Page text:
• Current public policies do not adequately account for the increase in business entities owning residential real estate, nor address the harm being done to homeowner property values, tenant security and neighborhood stability.

In addition to analyzing housing data, the group also assembled personal observations from community leaders and public officials frustrated by irresponsible investors failing to maintain properties and hiding behind layers of fictitious company names.

“I don’t know why we call them ‘investors’,” said Jayme Lucas-Bauer, neighborhood development project manager with the Old Brooklyn Community Development Corporation. “They don’t invest anything. They just extract every dime out of those houses and walk away when they require demolition.”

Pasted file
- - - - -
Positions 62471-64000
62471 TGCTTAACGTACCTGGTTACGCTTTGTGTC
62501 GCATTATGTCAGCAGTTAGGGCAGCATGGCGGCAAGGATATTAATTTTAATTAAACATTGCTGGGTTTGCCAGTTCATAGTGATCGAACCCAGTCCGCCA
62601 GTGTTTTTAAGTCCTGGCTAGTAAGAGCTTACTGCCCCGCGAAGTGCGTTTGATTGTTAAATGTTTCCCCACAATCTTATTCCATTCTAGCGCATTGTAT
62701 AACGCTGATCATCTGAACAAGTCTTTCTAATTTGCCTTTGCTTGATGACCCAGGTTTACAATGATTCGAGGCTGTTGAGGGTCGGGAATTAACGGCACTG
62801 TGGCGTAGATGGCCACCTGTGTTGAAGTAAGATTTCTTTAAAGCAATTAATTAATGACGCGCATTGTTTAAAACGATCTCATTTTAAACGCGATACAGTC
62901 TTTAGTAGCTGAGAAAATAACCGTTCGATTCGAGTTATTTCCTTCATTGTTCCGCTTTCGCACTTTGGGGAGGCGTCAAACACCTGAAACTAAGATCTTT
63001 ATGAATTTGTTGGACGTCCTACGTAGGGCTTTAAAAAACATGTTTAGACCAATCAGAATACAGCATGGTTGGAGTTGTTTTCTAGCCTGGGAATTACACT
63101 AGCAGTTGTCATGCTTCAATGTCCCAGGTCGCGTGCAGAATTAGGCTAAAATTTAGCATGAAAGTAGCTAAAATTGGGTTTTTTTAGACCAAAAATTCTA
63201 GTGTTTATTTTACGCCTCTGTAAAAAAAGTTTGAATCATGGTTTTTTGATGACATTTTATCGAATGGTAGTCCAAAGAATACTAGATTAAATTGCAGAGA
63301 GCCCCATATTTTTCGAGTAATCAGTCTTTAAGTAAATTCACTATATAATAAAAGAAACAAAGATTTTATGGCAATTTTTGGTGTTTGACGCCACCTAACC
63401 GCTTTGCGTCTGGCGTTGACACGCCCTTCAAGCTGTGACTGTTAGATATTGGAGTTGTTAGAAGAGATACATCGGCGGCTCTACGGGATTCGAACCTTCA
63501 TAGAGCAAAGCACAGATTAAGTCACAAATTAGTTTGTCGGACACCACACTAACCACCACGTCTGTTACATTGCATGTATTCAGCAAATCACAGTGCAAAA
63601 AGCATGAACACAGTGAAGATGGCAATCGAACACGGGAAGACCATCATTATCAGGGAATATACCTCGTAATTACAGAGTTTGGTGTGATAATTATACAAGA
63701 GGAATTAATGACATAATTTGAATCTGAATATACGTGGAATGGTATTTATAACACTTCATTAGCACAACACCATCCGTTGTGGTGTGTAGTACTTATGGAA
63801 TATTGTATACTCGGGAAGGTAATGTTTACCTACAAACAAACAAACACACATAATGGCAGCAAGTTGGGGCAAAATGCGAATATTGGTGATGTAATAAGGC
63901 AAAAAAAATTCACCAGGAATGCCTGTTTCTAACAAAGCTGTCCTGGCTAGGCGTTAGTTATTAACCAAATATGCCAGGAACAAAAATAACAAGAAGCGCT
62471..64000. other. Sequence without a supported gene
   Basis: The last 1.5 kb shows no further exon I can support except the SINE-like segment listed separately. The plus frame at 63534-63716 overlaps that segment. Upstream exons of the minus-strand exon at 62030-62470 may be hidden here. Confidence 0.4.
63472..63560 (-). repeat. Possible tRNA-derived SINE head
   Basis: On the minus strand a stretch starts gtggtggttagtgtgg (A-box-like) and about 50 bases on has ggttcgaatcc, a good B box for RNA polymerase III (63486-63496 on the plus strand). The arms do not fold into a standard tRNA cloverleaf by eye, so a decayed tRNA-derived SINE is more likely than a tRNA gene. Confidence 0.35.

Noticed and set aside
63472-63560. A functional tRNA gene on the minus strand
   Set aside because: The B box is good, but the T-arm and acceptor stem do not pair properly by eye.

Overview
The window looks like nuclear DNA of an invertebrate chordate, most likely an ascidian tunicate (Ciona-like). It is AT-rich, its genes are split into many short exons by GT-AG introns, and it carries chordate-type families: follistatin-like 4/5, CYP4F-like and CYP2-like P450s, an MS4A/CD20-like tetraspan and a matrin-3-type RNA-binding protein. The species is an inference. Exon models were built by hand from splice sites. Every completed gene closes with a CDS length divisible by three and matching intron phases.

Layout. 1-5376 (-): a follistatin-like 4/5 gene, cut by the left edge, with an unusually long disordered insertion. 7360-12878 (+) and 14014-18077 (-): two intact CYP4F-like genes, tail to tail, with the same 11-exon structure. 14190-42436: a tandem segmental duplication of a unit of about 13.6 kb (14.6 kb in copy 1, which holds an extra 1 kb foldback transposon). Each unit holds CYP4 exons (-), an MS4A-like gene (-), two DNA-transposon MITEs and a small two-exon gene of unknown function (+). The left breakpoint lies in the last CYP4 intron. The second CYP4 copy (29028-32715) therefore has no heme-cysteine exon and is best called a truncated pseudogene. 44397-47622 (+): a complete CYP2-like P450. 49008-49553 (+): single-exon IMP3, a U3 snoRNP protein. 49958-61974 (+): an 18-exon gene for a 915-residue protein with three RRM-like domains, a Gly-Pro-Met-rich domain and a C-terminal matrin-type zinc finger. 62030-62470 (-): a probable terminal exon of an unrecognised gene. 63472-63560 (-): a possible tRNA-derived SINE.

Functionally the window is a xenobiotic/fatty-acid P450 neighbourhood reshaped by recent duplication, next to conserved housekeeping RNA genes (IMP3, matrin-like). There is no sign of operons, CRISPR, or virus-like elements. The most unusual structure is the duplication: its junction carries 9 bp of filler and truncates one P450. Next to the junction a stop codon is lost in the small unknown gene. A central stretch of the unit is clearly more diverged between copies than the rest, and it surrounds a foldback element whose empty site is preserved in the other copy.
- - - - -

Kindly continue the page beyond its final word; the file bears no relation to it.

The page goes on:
Beyond the dramatic increase in investor activity, the VAPAC study also found that municipal, county, state and federal agencies are not adequately equipped to respond to the problem, and are too often disconnected and working in silos. Code enforcement officials are equally frustrated with chasing down elusive investors.

“The most difficult thing we do is find professional magicians, people and companies that intentionally don’t want to be found,” said Thomas Vanover, Chief Building Official with the City of Cleveland.